“Resistance is futile” the saying goes. But in my line of work, resistance is ever present. While leaders I work with fully understand the benefit and business development training provides their teams, when it comes to the individuals being trained…that’s another story. So, how do you work with them to overcome their resistance so that they get the full benefit of what you are providing for them?
The first step is to bring them the training as an opportunity. If they see it as an obligation, you are bound to get resistance. For each team member, tailor how you communicate the training to them so that they see the value in it for themselves, the team and the company (in that order!). Create an atmosphere of partnership wherein you are both concerned about their growth, advancement, and development as a leader. When people have a sense of “ownership” of training, they are far more likely to get value from it.
The next step is anticipating who may put up the most the resistance. Hopefully, you know your teams well enough that this should be a pretty quick analysis. Once you’ve ranked your team from most-to-least likely to resist the training, schedule time to speak with those least likely. Why? First, you get to test out some of your reasoning for the training without much pushback. Second, you are building consensus. When you already have team members on board and even advocating for the training, it will be harder for those leaning in the other direction to voice their resistance.
But they will! So the last step is to anticipate what the main reasons are that someone may resist the training. While reasons may vary greatly, what I’ve found over the years is that there are three common “buckets” that the resistance fall into:
“I’ve had development training before. It’s all the same and doesn’t work.”
I got this from a potential client for whom I was offering my services to develop his team. “See that book over there,” he said, pointing to a book that was holding his office door open. “That’s the last guy who tried to sell me on training.”
I paused. Took a breath. And said, “Oh…you’ve got to tell me what happened!” And he did. The “last guy” came in and offered an off-the-shelf, generic program that did nothing to demonstrate that he had any knowledge of his potential client’s industry or issues. It was just his version of a mousetrap and in the end, no one bought into it.
Have the same conversation with your team member. Find out about the last few training experiences he had. What happened that had him homogenize training into an attitude of “it’s all the same?” When you dig in deeper, you are likely to discover that at one point, he was receptive to business development training but was turned off by several bad experiences. This is your opening to say, “What if the training was specifically tailored to our department, our industry, our needs and the challenges that have kept us from growing even more than we have? Would that be something you could see value in?” Right there….you’ve just started the partnering I mentioned above and given him an opportunity instead of a directive.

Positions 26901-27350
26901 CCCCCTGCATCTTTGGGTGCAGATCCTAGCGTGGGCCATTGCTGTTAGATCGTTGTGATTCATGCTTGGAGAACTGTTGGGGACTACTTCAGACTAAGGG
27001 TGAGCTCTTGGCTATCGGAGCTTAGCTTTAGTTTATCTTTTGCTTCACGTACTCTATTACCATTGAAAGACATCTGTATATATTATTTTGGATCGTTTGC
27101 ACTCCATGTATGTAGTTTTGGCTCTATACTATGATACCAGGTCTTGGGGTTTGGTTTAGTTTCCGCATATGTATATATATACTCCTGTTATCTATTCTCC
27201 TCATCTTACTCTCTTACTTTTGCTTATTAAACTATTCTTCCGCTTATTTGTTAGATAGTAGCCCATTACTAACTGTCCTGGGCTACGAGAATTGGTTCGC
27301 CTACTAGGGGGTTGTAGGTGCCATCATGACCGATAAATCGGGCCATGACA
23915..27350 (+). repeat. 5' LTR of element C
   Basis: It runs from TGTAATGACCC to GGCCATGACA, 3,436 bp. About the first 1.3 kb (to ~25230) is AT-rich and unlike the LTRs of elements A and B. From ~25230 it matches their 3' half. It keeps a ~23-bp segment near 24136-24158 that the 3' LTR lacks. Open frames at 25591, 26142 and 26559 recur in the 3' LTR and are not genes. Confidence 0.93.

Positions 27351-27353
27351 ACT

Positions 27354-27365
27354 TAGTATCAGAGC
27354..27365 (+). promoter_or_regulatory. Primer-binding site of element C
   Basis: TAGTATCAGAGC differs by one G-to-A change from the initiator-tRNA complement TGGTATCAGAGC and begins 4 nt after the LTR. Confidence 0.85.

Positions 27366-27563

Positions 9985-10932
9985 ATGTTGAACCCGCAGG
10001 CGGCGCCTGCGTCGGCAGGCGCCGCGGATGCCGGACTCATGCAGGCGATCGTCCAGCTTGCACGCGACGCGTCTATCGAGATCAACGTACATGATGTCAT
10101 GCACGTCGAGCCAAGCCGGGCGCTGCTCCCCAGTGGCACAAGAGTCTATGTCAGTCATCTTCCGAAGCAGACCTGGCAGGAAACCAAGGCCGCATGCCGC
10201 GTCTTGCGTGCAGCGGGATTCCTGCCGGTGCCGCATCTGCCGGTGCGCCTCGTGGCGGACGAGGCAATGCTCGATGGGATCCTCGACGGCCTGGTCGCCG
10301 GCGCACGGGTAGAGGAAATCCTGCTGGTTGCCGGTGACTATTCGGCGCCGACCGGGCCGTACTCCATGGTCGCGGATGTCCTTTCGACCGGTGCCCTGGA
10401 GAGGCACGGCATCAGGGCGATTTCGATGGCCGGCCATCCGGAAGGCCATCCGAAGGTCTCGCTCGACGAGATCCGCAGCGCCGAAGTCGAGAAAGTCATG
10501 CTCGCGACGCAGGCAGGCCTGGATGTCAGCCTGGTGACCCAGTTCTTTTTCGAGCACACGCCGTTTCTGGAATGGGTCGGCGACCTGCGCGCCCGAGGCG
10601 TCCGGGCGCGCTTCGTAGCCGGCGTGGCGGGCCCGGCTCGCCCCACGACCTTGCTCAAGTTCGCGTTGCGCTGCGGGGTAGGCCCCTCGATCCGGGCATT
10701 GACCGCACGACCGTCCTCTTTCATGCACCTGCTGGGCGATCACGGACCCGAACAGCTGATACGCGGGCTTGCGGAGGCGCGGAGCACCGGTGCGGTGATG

“I don’t need to change.”
Variations of this theme are rampant, especially with those who you might consider “C” players on your team. The “A” team? They are always looking to develop, learn new ideas, and improve how they serve clients. So, this should be a red flag right off the bat. Perhaps this person is right. She may never change and therefore, you are about to waste resources and time trying to make it happen. Could be that it’s time for her to explore other career options. But if you see some potential, you can address this pushback directly.
“As you know, the challenges our clients face are changing all the time. Let’s go through them together and see where you think we can improve to address them. Ok?”
What she needs to understand and accept is that if your company doesn’t adapt to the ever-changing business landscape, your service or products will become commoditized and a competitor will eat your lunch! Everyone on your team should have some degree of constructive paranoia so that they are vigilant about putting their best foot forward at all times.
“I don’t have time for this.”
Yes. We are all busy. But that’s no excuse for not making time to improve. Retreating is healthy. Most people are out there doing their own thing. It’s important, from time to time, to bring everyone together to share what’s working, collaborate on new ideas, and bring rigor to your new business development issues.
To the person who has “no time,” you can say, “I get that. But how confident are you that everyone on our team is speaking in one voice about our value proposition? Maybe you are delivering it perfectly but, others have adapted it to their situations. This diluting of the brand, as a whole, could be why we aren’t growing our business at the level we all want. Can you see the value of a re-set here?”
In the end, you are the boss and can make everyone participate in development training. But that will only get you so far. Anticipating the resistance and having measures to counter it will go a long way towards achieving the training and growth goals you want.
What are the reasons your teams have given for resisting training? How did you handle it? – SG